I read an intriguing blog post today that got me thinking about the effort I put into my work. And by work, I mean all these things I do for a “living.” Teaching. Blogging. Social media-ing. One of the points in the post suggested that it’s better to do one or two things very well than it is to do a lot of things with mediocre effort. Maybe I’m completely brain dead tonight, but I’m a little discouraged by the amount of mediocrity that I put forth in some of my work. It’s not that I want to be mediocre. It’s not even that what I’m doing is, by others’ standards, mediocre. It’s that by my standards, I’m not doing a good enough job.
I don’t think this crosses the line into perfectionism. I think this is me having a vision for my online classes and for SGFblogs.com and for A Fool of Myself (whose stats are still not working–maybe if I complain enough, the blogging fairies will fix them) and for Austin Creative. I’m so utopian in what I want to achieve that right now I’m discouraged to even try.
Like for SGFblogs.com, for instance. We’ve come a long way in the year that I’ve taken over our fledgling group, but I want so much more for it. I want us to have a website that adds value to Springfield’s community, and I want our bloggers to engage with the website and with each other, both in person and online. From an outsider’s perspective, maybe it looks like I’m accomplishing this, but what we have is not enough for me. At the same time, I don’t have the time to devote to maintaining the site, sending newsletters, writing tweets, engaging with everyone on Facebook, promoting the group, and being the expert, so I feel like I’m failing everyone.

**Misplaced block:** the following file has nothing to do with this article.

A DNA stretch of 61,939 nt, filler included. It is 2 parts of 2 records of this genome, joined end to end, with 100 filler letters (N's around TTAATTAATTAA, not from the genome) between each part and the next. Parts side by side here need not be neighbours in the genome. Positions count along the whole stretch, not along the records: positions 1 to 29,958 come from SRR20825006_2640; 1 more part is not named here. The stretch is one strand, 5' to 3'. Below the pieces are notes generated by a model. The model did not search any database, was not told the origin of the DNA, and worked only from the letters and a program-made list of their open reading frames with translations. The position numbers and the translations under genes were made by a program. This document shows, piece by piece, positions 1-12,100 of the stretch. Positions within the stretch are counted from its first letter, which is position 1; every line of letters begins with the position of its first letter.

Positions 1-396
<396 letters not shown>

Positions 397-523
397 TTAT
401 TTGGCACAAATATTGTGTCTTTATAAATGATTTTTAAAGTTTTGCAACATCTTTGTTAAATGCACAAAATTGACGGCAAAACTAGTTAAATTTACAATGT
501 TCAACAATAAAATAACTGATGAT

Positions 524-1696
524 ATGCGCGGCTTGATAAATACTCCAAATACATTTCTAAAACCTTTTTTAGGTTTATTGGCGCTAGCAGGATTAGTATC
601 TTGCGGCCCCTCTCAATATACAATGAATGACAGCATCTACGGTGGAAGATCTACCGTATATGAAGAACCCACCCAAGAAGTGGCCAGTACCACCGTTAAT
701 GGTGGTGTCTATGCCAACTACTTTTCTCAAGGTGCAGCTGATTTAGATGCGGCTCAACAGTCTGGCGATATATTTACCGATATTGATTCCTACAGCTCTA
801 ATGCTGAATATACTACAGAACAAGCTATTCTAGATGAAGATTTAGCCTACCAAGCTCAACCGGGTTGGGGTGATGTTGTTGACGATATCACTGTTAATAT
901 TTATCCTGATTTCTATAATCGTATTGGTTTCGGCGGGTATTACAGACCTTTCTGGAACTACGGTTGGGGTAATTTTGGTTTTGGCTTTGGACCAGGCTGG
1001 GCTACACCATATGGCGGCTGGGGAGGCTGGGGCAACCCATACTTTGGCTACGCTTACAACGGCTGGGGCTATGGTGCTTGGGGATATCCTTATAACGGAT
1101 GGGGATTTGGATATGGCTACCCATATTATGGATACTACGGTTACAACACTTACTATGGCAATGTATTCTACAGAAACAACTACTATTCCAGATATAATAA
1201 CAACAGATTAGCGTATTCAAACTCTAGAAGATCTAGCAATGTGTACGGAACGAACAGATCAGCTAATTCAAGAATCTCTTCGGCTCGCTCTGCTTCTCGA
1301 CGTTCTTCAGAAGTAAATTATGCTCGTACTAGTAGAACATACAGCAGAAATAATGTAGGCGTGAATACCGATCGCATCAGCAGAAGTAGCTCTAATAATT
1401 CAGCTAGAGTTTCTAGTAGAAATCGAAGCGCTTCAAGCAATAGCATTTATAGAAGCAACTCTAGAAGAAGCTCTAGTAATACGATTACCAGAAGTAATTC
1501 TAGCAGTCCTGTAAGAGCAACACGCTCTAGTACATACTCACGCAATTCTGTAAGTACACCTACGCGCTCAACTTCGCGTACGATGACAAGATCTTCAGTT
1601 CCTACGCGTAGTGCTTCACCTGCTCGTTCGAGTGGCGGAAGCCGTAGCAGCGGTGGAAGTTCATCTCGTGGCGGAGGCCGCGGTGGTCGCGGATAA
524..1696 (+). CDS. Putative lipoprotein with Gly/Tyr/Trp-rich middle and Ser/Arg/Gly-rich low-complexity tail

I feel the same for my online classes. I get these great ideas every semester, I work hard to implement them, and I feel like they fall flat on their faces. As a result, I’m trying to troubleshoot my new idea, and my students are trying to pass the class, and by the seventh week of the semester, I feel like tossing the next nine weeks in the crapper and starting all over. I’d love to implement Blogger into my classes this fall, but let’s face it: I have three weeks before fall semester starts, and I don’t want to spend can’t spend the entire time reworking my classes. I don’t get paid for that time off, you know. I do enjoy online teaching, and I’ve been given a lot of freedom to explore the world beyond Blackboard, but sometimes I wonder if all the effort is worth it. Do the students appreciate that I’m teaching them how to use tools that they’ll encounter in the real world? Do they spend more than three seconds reviewing my comments on their work? Again, maybe I’m in a funk tonight. (Although, funny news: One of my summer students, who happens to know Chris’s boss Justin, told Justin today that my class was tough. The student seemed to think that online classes should be easier than seated classes, so I’m glad that I exceeded his expectations. I swear, I’m not sadistic; I take great pride in producing excellent English 101 materials.)
I have too many things to think about. Thankfully, Chris let me buy some new Moleskine cahiers this weekend (gridded, naturally), and I’ve been using the first one as a brainstorming journal of sorts. It just lets me get some of these ideas for my clients and my classes out of my head and onto paper, so I can sleep at night.